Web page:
On Saturday, against the Mets, Redding was hit hard in two innings, giving up four runs on five hits, before Williams pitched three innings and gave up a run on three hits.
Unlike in his last outing, on Monday against the Braves, Redding felt relaxed on the mound, and it showed in the first inning.
But he had a tough time getting hitters out in the next inning, giving up back-to-back home runs to Ben Johnson and David Newhan. He then allowed a sacrifice fly by Endy Chavez and an RBI double by Shawn Green.
Redding ended up throwing 51 pitches, 35 for strikes.
"He got ahead of almost all of the hitters, and he was very good with his first-pitch strikes," pitching coach Randy St. Claire said. "Then he made some mistakes after those first-pitch strikes, which he got hurt on."
Redding has now given up seven runs in 2 2/3 innings, but feels he will be better on the mound.
"I'm going to be fine," Redding said. "I know the numbers don't look great right now. I feel like my pitches are getting better and better every time I'm throwing in bullpen and game situations. I'll be fine by the end of the spring given that I get the opportunity to keep running out there."
Williams didn't throw enough first-pitch strikes and found himself in trouble almost right away. With one out, he gave up a solo home run to Jose Valentin in the fifth. St. Claire said that Williams should have thrown a breaking ball instead of the fastball, which Valentin loves to hit.
Williams was able to get out of the jam in the fifth inning, when Johnson was thrown out at the plate. Williams ended up having an uneventful sixth inning.
"He was just OK," said manager Manny Acta. "He threw OK after the first inning or so. He got help from our defense, but that's part of the game."
He's a player: Rookie outfielder Kory Casto has impressed Acta thus far. The skipper likes the fact that Casto is working the count during every at-bat and that he has played in the field.
"I like his work ethic and the way he has played defense at third and left field," said Acta. "Wherever we put him, I'm impressed. He is going to be part of the Nationals' future. He is going to be a bright one here."
The long ball: First baseman Larry Broadway has four hits this spring, and all of them have been singles. Acta said that he is not concerned that the left-handed-hitting Broadway isn't showing any power.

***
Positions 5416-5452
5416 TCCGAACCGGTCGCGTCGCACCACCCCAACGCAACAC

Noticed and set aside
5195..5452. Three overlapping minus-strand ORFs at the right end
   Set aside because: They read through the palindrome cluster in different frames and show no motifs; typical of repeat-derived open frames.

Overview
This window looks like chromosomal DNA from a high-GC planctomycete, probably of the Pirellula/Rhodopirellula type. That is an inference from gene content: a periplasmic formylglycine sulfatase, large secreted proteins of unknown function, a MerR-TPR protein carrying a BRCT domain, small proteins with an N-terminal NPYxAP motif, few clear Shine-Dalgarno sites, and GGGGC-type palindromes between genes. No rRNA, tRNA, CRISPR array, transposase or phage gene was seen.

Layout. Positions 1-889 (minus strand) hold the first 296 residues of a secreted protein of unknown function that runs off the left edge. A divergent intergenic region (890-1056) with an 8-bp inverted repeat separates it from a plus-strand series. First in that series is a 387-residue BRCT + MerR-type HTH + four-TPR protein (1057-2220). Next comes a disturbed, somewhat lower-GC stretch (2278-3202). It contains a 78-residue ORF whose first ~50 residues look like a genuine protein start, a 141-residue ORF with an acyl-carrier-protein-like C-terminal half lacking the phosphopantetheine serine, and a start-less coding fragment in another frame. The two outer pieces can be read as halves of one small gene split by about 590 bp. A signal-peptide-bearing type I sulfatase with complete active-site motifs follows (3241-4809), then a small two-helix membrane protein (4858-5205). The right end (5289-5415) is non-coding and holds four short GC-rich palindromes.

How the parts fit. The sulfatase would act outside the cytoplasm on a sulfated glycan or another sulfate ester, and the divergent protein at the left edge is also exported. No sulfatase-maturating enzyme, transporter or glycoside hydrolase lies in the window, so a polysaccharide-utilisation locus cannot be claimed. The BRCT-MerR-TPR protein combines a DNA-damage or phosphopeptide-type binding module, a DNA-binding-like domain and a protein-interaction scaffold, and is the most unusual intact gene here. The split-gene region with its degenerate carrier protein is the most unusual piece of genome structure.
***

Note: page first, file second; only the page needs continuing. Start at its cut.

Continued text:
"I probably want to see power, but it's only a few games," Acta said. "He hasn't even played  games. The guy could go on a power surge. It's early. With a guy like Larry, we have to wait until the end of Spring Training to address all that. But I would rather have bloop hits than no hits at all."
What a play: Center fielder Nook Logan continues to show why he is an important piece of the team's defense. In the seventh inning on Saturday, Logan jumped to rob Ruben Sierra of a home run in left-center field.
"He is going to make a difference here, whether it's making that catch [in center field] or catching a popup that a lot of guys can't get to," said Acta. "That's why we are high on him."
The switch-hitting Logan also drove in the game-winning run with a single down the third-base line off left-hander Eddie Camacho.
"It was the perfect situation for Nook because we all know he is a little bit more advanced from the right side," Acta said. "It was a better matchup for him."
Injury report: Cristan Guzman, who missed all of 2005 because of right shoulder problems, played five innings at shortstop during the accelerated intrasquad game on Friday and will do the same thing on Sunday. If things go well, he could be playing shortstop for the Major League team by the middle of the week.
Stat of the day: Jason Simontacchi leads the Nationals in innings pitched, with seven.
Did you know? Redding's best season in the big leagues was in 2003, when he was 10-14 with a 3.68 ERA with the Astros.
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Coming up: The Nationals travel to Vero Beach, Fla., on Sunday to face the Dodgers for the third time this spring. The teams have split the first two games. Washington left-hander Chris Michalak will face Los Angeles right-hander Brad Penny at 1:05 p.m. ET.
Bill Ladson is a reporter for MLB.com. This story was not subject to the approval of Major League Baseball or its clubs.